These refer to the so-called taboo topics in the EFL classroom. For decades these topics have been avoided in the EFL classroom. Not even that. They are “unmentionables”. Publishers won’t even mention their names as some news reporters and commentators did with Trump while he was in the White House. And he WAS a big parsnip.

Trump as a character was a parsnip for some

You will never find a coursebook that even infers such a subject. This is because they may cause offense to sensitive students or they may not feel comfortable speaking about them. As a result of this belief, coursebook publishers generally won’t include any material related to these topics in their coursebooks, even though they make up a fair amount of our daily language.

In Brazil we traditionally considered taboo subjects in the classroom: politics, sports and religion.

I must confess that the first time I learned about this tasteless “vegetable” was during a seminar for language teachers back in São Paulo – some 10 plus years ago. Then a light came on: So true! None of the coursebooks I had ever used included those topics. Usually natural disasters, health and fitness, recycling, and Michael Jackson (yes, I still use some older books), even war (if it’s dating back to World War I, of course) may be more palatable (even though global warming and climate change can cause varying doses of anxiety). If you think about the juicy conversations and debates you have with your friends and family, and the stories you are likely to see on the news or in newspapers, they probably all revolve around a topic that has been deemed unacceptable for the EFL classroom. Never mind the fact that our students are probably having those same conversations outside the classroom in their own language!

Should we be talking about PARSNIPS in the EFL classroom?

The tide may be slowly changing -Pearson Longman published a book series called NorthStar using authentic texts and audio recordings from NPR programs with some subjects covering parsnips such as alcohol and drug addiction. And that was Unit 1. But by Unit 5 it was talking about something more inane as Feng Shui … but that’s a starting point. The book would even mention Sarajevo and the war in Europe still in our living memory (despite an even grander scale in Ukraine at the moment I’m writing this blog). Longman started with great current authentic materials with the series Consider the Issues, Face the Issues, and Raise the Issues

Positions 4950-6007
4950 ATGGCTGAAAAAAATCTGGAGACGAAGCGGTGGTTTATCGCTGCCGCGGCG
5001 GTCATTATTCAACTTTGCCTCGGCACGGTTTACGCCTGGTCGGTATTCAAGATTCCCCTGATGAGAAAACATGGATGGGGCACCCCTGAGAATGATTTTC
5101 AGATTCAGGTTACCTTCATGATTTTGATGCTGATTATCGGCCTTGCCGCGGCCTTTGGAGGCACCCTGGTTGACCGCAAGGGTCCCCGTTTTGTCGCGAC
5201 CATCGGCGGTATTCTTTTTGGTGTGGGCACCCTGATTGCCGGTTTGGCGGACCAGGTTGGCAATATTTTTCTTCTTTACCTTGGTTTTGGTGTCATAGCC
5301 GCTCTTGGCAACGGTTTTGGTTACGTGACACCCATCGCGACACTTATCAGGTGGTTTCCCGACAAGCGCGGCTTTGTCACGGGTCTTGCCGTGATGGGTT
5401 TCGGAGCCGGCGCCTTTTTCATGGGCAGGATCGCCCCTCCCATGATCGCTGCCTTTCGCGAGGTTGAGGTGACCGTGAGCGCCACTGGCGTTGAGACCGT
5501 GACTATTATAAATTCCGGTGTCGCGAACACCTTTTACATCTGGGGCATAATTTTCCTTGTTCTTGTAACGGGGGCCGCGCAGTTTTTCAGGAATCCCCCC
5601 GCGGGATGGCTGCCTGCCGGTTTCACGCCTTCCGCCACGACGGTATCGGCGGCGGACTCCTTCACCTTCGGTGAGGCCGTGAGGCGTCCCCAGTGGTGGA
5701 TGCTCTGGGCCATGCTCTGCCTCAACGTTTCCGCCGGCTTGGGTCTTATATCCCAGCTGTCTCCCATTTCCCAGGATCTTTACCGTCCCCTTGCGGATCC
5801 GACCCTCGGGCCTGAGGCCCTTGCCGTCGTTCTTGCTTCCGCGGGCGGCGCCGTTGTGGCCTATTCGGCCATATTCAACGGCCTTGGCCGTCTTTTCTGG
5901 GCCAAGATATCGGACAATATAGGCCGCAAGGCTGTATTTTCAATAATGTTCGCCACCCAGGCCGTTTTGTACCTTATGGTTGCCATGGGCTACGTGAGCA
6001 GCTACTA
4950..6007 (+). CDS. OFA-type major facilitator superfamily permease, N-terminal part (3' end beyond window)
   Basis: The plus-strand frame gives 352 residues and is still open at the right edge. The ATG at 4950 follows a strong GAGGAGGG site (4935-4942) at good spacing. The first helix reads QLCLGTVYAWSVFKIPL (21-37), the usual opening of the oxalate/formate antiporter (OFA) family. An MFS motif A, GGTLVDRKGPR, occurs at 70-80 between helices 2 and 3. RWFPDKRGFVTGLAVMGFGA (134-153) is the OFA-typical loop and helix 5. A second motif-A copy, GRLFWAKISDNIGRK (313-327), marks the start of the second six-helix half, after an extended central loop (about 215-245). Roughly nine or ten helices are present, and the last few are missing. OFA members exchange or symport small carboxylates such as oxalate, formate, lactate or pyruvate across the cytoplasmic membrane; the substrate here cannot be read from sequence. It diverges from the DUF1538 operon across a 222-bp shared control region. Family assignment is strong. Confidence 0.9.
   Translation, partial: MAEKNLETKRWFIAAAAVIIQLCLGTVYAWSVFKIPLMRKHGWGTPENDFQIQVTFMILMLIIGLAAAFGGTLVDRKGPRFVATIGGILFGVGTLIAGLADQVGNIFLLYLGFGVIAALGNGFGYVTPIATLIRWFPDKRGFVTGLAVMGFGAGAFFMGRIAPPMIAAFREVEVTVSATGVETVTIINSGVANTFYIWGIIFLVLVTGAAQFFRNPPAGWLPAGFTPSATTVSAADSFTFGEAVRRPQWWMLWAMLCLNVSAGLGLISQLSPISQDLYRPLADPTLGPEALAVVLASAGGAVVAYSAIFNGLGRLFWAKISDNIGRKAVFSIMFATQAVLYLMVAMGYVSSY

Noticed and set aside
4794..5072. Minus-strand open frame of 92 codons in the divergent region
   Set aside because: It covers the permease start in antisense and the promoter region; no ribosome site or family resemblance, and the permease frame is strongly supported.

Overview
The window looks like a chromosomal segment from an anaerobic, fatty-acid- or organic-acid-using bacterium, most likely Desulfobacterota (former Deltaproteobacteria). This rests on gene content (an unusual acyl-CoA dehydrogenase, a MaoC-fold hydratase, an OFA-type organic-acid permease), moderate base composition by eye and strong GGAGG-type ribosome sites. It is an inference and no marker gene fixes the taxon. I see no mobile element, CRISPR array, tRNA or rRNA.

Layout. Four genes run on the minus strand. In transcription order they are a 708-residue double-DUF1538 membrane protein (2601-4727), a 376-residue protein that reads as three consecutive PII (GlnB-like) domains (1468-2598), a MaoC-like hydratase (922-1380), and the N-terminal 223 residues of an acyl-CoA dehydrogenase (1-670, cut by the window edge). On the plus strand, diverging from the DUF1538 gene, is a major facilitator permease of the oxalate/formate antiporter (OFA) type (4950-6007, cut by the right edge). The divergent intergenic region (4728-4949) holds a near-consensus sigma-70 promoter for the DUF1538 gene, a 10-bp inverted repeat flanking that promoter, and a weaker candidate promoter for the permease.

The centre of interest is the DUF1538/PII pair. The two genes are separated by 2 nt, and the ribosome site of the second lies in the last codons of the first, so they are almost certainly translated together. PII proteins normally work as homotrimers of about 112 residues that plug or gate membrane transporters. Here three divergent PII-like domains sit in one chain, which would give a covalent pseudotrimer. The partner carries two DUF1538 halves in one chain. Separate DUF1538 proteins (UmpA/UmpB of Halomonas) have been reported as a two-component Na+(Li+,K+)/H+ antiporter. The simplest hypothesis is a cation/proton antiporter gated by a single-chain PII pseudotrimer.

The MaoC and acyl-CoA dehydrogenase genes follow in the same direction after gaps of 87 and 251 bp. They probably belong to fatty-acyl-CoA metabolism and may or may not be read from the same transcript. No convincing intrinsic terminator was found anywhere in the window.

Sample of the contents page of Northstar Advanced 3rd Edition (c) 2009 by Pearson Longman

Now, I know that students don’t have a thick skin, it’s more like an eggshell so as a teacher we must tread with care and avoid bringing up topics that could be upsetting to our students or even make them uncomfortable. It is important that our learners feel safe and comfortable during the lessons or else they won’t participate in the activities or engage with the language. Asking them to speak about a topic they are not happy to do is a sure way to make them drop out of the course. But we also believe that you know your students and you can make a good decision regarding what is off-limits in the classroom based on that knowledge.

So, instead of using a blanket strategy for all coursebooks, why not raise awareness and empower teachers and students on the subjects they want to use in the language classroom? In this day and age when more and more language teaching programs are incorporated as CLIL content why still resort to this form of self-censorship?